Soldering and electronics question

Discussion in 'General Off-Topic Chat' started by Harsky, May 4, 2008.

May 4, 2008
  1. Harsky
    OP

    Member Harsky Madmin

    Joined:
    Aug 2, 2004
    Messages:
    5,263
    Country:
    United Kingdom
    I was practising some soldering on some old unused MP3 player and I noticed if I try and pull out the plug the headphone jacks are attached to, it lifts up everything including the small square where normally solder is applied to make it come into contact. Sorry if I can't explain it better but I was wondering if something like that happened, can it be repaired?
     
  2. FAST6191

    Reporter FAST6191 Techromancer

    pip
    Joined:
    Nov 21, 2005
    Messages:
    21,737
    Country:
    United Kingdom
    It sounds like you are lifting the trace up.
    Repair ranges from trivial to complex, bad quality (but still works) to excellent (better than you started with) and can be expensive or it can be cheap. You would be lucky to get two of those "features" however.
    http://www.circuitrework.com/guides/guides.shtml
     
  3. Harsky
    OP

    Member Harsky Madmin

    Joined:
    Aug 2, 2004
    Messages:
    5,263
    Country:
    United Kingdom
    Urgh, that guide is just melting my brain but from what I skipped through, it's something like this

    http://www.circuitrework.com/guides/7-3-1.shtml

    The "pads" that they mention is the ones I have trouble with. If I used brute force (okay, I know that's not the right way) it lifts those pads out and then I have nothing to solder them to at all. How can I reapply those pads?
     
  4. coolbho3000

    Member coolbho3000 GBATemp Kikkoman Naturally Brewed SoySauce Fanatic

    Joined:
    Apr 29, 2007
    Messages:
    2,095
    Location:
    Kikkoman Factory
    Country:
    My fix for lifted pads is to cut the trace with a needle and solder directly on to the copper trace.
     
  5. FAST6191

    Reporter FAST6191 Techromancer

    pip
    Joined:
    Nov 21, 2005
    Messages:
    21,737
    Country:
    United Kingdom
    I agree that site has a bit of a throw in the deep end.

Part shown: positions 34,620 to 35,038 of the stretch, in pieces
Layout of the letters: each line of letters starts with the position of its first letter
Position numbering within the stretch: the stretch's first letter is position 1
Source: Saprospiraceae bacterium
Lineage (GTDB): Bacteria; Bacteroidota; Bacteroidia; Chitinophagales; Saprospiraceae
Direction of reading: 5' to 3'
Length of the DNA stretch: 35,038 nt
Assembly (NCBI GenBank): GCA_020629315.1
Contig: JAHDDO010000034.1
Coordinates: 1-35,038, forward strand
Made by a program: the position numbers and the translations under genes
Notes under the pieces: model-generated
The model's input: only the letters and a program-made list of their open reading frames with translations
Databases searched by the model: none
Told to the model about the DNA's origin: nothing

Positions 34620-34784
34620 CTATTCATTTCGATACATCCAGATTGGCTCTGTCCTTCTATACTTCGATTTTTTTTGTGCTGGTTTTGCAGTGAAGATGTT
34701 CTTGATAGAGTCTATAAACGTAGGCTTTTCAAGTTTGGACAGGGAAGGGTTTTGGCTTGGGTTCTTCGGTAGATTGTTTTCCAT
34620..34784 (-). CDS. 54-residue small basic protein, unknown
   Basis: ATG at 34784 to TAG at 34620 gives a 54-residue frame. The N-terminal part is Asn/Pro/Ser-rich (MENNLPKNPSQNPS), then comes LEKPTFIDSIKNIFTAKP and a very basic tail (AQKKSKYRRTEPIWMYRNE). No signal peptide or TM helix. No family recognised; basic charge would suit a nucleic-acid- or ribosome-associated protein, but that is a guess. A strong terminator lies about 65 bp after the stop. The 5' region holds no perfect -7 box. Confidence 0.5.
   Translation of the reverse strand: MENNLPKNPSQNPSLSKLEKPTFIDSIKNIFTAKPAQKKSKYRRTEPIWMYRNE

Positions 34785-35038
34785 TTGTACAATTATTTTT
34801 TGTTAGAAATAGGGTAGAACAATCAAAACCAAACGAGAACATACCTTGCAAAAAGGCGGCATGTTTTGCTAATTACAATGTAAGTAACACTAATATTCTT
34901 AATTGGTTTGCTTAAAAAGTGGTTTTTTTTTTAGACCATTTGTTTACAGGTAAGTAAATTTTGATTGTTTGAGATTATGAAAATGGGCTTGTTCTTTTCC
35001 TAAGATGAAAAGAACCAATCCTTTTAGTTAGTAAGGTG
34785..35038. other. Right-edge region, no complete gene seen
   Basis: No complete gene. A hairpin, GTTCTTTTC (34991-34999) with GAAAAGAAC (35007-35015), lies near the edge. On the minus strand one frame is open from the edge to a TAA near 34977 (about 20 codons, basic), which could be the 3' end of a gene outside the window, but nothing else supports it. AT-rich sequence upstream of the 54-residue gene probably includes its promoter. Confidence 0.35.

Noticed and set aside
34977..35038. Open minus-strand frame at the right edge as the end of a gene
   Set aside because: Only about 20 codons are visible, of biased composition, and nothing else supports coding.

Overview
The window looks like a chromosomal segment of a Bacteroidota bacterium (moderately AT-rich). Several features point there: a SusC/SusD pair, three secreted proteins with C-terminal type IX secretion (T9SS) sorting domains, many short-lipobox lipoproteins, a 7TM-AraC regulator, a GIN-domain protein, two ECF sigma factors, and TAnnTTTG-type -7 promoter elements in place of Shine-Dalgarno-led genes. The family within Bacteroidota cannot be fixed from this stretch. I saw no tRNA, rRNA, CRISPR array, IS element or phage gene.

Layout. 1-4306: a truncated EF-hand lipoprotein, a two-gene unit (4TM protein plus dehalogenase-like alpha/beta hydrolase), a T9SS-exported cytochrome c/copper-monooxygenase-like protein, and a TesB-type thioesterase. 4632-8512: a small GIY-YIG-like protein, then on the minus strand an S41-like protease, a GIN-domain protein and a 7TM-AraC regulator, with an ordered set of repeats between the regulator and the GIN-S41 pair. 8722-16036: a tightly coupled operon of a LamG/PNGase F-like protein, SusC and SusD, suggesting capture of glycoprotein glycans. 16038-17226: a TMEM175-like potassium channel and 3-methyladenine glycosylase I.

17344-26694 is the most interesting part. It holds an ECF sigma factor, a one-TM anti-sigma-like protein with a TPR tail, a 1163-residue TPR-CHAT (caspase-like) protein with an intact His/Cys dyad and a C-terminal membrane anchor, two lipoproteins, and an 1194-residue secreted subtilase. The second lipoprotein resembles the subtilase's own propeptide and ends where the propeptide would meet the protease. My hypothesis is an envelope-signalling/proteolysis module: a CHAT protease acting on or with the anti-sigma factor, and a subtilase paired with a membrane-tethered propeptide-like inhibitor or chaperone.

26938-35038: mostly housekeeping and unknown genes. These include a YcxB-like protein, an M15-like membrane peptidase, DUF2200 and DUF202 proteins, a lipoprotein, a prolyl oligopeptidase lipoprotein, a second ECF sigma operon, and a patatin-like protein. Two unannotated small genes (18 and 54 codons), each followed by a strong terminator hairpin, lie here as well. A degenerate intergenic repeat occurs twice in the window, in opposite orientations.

I had a player or two that did the same thing (postively moronic move to have solder as a mechanical joint if you ask me) but that is surface mount stuff.
    Technically it is correct but it is aimed at far smaller components that what you are likely playing with which changes things a bit and is about adding stuff for the first time where there is a piece of metal to bond to (solder does not bond to polyboard all that well).

    One of two things is likely to happen:
    1) you lift a layer from the polyboard
    2) you lift the trace

    If you do not break the trace try and rebond it. Superglue should be fine for polyboard (assuming it is not a multilayered one) but for other stuff it is best to use some resin (hot superglue evaporates and it stings like hell when it gets in your eyes, not to mention it sticks to everything (see a dodgy forensics show: it is a fingerprint grabbing tool)).

    If you do break the trace then coolbho3000 is on the right track, I usually try to create a new solder pad as soldering to a trace especially for a mechanical type joint is no fun (unless you are in schoolboy PCB realms in which case it is usually OK). Jumping it to a unused section is a good one (be damn sure it is unused however) or attaching a piece of foil.

    Another thing I like to do is make a tearaway strip with foil, thing about tearing a sheet of paper almost in half so you have two "legs", holding it by the "feet" you still have a little bit of give before it goes unlike a solid joint which will cause what you see when you started the thread. Sidenote I read something this in a robotics journal a few years back and while it is fairly obvious to me (how many people make the point of failure in something easy to replace) it may be covered by a patent or three somewhere.
     
  6. Harsky
    OP

    Member Harsky Madmin

    Joined:
    Aug 2, 2004
    Messages:
    5,263
    Country:
    United Kingdom
    Thanks. This reminds me of how I got to this situation and why I still can't figure out what the problem is. I was trying to desolder a headphone jack that was soldered to a PCB. Four of the legs are soldered to the pads and I got rid of a lot of the solder with patience and a desoldering braid. Then I had to try and prise it off and that's where the problem comes in. Even though there is virtually no solder on the legs which is connecting to the pads on the PCB it still manages to lift up one of the pads and I'm left with 3 pads on the PCB which I can solder onto without problem and one pad which is missing the solder pad because it's still stuck on the leg of the headphone jack.

    I did follow coolbho3000's advice a while ago where I followed the trace and scraped off a little to reveal the copper so I could try and solder onto but this was just asking for the wire to quickly fall off since the trace is wire thin. I am still new to soldering and I have most of the basics down but this is one of the problems that keeps giving me nightmares.

    Edit: Also, forgive me for even thinking this but how could supergluing the pad back on the PCB work?
     

Share This Page